Even though the House passed a measure for a permanent extension of the estate tax at a $3.5 million dollar exemption per person, sources are reporting that the Senate is looking to push through a one-year extension by year end.  This would mean that the estate tax exemption would be $3.5 million per person in 2010, but still come back at a $1 million exemption in 2011.

Elder Law Answers reports that "Congressional watchers are coalescing around the prediction that the Senate will likely pass a one-year extension of the estate tax before year's end -- probably as part of a defense spending bill."  It cites in in-depth discussion at OMB Watch why the Senate won't likely move for a permanent resolution in the way of the House.  OMB Watch notes "The other option is for the Democratic leadership to tack a one-year estate tax extension onto a likely omnibus appropriations bill that insiders say Congress will pass before the end of 2009."

CNN Money concurs with the one year extension, advising "The Senate is likely to rally around a short-term fix and pass a one-year extension of the tax at 2009 levels by Dec. 31."  Hani Sarji at his blog reports that the House is now even expecting a one year patch, their recent legislation notwithstanding "'According to House Majority Leader Steny Hoyer, estate state tax fix may be temporary and may be attached to defense spending bill".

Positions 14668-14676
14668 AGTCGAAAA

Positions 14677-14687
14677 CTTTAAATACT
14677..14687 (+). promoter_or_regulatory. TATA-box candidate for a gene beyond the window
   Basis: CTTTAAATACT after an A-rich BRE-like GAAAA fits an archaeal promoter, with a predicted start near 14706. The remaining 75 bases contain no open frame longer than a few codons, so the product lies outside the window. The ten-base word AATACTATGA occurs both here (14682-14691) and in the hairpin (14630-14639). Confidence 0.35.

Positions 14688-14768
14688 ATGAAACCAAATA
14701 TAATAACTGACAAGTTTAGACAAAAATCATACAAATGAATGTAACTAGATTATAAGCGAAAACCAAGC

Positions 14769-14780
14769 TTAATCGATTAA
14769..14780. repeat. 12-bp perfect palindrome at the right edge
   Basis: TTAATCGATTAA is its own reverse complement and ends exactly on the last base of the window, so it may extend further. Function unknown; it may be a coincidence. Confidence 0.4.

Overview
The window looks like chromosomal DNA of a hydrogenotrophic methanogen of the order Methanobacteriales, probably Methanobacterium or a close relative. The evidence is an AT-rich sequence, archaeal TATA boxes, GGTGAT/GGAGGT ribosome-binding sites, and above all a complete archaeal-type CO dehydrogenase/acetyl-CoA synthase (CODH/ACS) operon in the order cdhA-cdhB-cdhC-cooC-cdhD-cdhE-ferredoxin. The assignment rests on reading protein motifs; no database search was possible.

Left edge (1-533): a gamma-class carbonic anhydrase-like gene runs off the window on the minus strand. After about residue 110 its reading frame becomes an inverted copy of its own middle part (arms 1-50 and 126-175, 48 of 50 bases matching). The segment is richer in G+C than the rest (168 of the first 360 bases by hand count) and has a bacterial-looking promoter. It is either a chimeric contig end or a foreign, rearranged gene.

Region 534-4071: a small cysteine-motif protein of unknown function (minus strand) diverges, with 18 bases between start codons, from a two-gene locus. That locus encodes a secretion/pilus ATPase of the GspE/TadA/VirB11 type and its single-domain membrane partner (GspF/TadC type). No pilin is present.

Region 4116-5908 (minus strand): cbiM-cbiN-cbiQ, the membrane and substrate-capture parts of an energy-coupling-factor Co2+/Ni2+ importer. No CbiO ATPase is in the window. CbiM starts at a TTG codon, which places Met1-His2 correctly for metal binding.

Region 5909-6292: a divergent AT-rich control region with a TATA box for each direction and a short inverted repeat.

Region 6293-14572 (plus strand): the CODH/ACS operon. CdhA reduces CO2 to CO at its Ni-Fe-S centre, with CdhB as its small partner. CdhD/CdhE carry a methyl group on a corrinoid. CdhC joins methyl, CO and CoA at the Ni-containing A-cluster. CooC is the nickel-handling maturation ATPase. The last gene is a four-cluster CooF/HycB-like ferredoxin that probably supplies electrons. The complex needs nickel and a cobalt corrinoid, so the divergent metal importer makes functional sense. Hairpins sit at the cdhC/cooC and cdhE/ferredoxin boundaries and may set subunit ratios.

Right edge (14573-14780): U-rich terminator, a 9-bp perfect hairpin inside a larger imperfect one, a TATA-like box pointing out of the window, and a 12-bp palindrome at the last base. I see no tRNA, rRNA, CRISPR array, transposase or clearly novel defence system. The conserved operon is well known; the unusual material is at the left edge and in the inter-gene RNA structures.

Why all this pressure?  Well, besides the financial incentive in certain circles for mom and dad not to survive 2010 intact, a permanent change to a $3.5 million exemption would actually add to the deficit.  CNN Money clarifies this point: